We lease our property and have tenants that moved in a few years ago with a husband, wife and kids. At some point, the wife and kids moved out and another man moved in. When the lease was up, we renewed the lease to the two men.
A few months ago, we received a letter from the HOA stating we could only lease to a “single family” (I have included the excerpt from my homeowners association’s conditions, covenants and restrictions agreement pertaining to this issue at the end of my letter).
We tried to convince the HOA to make an exception. The renters were good neighbors, and we even got the next-door neighbor to acknowledge this fact, but the HOA would not make an exception. Reluctantly, we gave the renters 60-days notice. The renters hired a lawyer and contacted us and the HOA, stating that the single family rule was in violation of the fair housing act.
We would like to let the renters stay, but are concerned about the fines the HOA can impose ($400 per day). Can a HOA enforce a rule like that? If we kick the renters out, we might get sued. If we let them stay, we get fined by the HOA. What would you advice? — Ken R.
Article VII: Use restrictions
Section 1. Single family residential. Each Lot shall be improved, used and occupied for private, single-family dwelling purposes only. Consistent with section 6 of this article, no part of any lot shall be used for commercial purposes.
My professional opinion is that the association has no right to attempt to define what constitutes a “single family.” Additionally, the article and section referenced, specifically Article VII, Section 1, is being misused. This section simply means that your home is a single-family home, as opposed to a multifamily home (condominium), and that it cannot be used for commercial purposes.
In no way is this section of the CC&Rs meant to try to define who is permitted to live in the community. Even if your association’s CC&Rs specifically attempted to define individuals or families permitted to live in the community, state and federal Laws take precedence over the community’s governing documents, and this type of discriminatory rule would be in direct conflict with the Fair Housing Act, as well as several state laws, and therefore illegal.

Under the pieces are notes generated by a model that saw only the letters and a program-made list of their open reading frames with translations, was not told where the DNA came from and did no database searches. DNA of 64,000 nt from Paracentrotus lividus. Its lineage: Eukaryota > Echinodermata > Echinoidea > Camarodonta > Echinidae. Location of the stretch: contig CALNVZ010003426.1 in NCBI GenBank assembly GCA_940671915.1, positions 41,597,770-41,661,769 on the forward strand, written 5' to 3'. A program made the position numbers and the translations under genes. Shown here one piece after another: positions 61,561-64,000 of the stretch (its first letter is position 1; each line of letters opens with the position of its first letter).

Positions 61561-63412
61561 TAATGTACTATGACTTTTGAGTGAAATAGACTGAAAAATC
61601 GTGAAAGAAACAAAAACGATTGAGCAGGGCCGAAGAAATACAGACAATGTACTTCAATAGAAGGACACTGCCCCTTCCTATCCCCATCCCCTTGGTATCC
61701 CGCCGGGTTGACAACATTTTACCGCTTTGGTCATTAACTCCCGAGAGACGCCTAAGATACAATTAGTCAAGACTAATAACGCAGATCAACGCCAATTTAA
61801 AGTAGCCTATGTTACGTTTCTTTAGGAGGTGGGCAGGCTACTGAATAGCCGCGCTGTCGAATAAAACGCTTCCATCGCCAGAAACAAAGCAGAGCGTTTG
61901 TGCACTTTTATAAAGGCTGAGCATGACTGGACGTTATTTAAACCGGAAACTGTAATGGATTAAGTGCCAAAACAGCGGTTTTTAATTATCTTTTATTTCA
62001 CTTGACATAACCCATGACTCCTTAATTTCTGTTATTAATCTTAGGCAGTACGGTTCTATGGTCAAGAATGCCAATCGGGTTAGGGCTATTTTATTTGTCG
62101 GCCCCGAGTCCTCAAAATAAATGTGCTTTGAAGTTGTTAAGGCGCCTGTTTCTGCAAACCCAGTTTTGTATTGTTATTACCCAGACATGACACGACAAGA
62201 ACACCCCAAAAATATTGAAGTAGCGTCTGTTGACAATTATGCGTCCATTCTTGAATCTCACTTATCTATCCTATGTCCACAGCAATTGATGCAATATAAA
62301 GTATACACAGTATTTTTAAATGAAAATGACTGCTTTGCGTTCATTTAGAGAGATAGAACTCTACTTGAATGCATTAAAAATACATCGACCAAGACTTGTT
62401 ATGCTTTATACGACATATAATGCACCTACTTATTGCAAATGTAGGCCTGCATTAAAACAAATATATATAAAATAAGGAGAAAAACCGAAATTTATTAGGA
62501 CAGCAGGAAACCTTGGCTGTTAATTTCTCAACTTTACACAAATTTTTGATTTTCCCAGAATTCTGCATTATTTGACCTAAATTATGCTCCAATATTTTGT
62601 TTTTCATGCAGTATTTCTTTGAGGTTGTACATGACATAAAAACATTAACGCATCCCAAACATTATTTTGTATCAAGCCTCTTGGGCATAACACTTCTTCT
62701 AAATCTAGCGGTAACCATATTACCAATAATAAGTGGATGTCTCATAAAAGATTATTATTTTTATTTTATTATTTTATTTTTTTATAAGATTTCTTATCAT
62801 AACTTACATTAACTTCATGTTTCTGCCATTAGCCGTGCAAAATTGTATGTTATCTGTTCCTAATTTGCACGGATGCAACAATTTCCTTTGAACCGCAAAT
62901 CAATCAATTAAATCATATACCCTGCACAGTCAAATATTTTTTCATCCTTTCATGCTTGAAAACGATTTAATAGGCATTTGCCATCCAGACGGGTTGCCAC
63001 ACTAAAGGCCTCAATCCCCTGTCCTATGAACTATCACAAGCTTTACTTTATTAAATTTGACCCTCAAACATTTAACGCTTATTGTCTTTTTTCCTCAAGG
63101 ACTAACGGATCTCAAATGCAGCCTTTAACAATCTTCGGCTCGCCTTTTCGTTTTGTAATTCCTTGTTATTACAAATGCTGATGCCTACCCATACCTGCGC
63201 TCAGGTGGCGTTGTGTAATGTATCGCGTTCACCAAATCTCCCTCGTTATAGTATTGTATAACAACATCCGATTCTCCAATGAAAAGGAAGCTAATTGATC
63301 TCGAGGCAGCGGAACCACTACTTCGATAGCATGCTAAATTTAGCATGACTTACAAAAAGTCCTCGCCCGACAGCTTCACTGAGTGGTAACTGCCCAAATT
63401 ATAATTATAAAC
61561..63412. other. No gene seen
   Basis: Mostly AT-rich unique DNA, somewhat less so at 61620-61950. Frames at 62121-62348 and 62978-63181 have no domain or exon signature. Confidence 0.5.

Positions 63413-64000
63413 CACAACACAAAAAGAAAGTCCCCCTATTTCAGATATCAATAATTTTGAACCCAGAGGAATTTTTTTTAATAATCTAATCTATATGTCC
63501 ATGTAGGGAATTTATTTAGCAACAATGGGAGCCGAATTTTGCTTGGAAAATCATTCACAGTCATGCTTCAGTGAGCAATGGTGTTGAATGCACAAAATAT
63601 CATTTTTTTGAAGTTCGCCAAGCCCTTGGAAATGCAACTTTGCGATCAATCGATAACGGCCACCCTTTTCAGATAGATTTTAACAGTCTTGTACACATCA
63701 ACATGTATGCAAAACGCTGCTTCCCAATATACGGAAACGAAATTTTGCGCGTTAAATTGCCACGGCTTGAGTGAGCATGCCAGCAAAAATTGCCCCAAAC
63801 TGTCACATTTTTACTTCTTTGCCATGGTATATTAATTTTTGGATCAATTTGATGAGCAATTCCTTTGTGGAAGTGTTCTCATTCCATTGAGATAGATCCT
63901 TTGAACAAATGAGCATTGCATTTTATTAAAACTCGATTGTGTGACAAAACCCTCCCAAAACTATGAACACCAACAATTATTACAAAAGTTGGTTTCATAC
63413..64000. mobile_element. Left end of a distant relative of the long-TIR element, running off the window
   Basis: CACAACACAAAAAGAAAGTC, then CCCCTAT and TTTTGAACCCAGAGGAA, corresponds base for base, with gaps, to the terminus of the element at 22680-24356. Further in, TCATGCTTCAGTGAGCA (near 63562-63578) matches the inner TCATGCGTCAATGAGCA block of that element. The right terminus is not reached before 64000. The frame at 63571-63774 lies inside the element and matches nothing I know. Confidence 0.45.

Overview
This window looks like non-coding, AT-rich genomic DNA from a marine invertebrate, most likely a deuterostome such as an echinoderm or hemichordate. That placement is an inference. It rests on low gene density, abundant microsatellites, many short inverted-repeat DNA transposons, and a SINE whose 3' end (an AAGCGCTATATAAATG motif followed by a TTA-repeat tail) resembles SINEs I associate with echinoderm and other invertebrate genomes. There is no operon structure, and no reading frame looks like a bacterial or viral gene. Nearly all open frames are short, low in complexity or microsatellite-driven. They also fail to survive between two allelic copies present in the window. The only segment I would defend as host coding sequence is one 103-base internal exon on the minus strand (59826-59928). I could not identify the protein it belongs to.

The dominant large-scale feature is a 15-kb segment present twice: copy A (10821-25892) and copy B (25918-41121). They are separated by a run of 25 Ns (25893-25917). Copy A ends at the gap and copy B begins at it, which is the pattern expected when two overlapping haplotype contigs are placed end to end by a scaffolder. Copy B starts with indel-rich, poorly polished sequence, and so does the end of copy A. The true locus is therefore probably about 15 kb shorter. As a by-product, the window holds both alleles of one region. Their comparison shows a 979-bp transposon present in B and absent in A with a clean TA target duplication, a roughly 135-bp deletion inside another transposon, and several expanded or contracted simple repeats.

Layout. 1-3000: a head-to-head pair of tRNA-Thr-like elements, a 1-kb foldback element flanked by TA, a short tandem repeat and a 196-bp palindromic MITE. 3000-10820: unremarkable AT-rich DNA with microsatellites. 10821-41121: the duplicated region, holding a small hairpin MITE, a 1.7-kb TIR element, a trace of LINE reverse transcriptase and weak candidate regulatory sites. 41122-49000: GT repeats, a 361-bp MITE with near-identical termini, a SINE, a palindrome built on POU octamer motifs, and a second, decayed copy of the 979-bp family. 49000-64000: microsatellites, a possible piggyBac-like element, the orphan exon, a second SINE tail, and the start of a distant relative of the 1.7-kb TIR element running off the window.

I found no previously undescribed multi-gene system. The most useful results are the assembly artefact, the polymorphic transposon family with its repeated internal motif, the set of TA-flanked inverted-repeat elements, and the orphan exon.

I would advise you not serve your tenants notice and to request that the association’s attorney put this position in writing. My guess is that the association’s board of directors has not shared its position or actions with the association’s legal counsel. I am confident that once the board of directors speaks with their attorney, this issue will be dropped — like a hot potato.
If your board of directors is unwilling to have the association’s attorney draft a letter backing the board’s position, I would suggest you speak with an attorney before you are personally named in a lawsuit. I would be more than happy to recommend a real estate attorney who would eagerly take this case.
It concerns me when I hear stories of association board members over-reaching in their authority to govern a community, or exposing a community to unnecessary liability due to their lack of knowledge of the law or misinterpretation of the association’s governing documents.
By proactively seeking the advice of professional management or the association’s legal counsel, board members could avoid these types of misunderstandings, thereby mitigating liability to the association.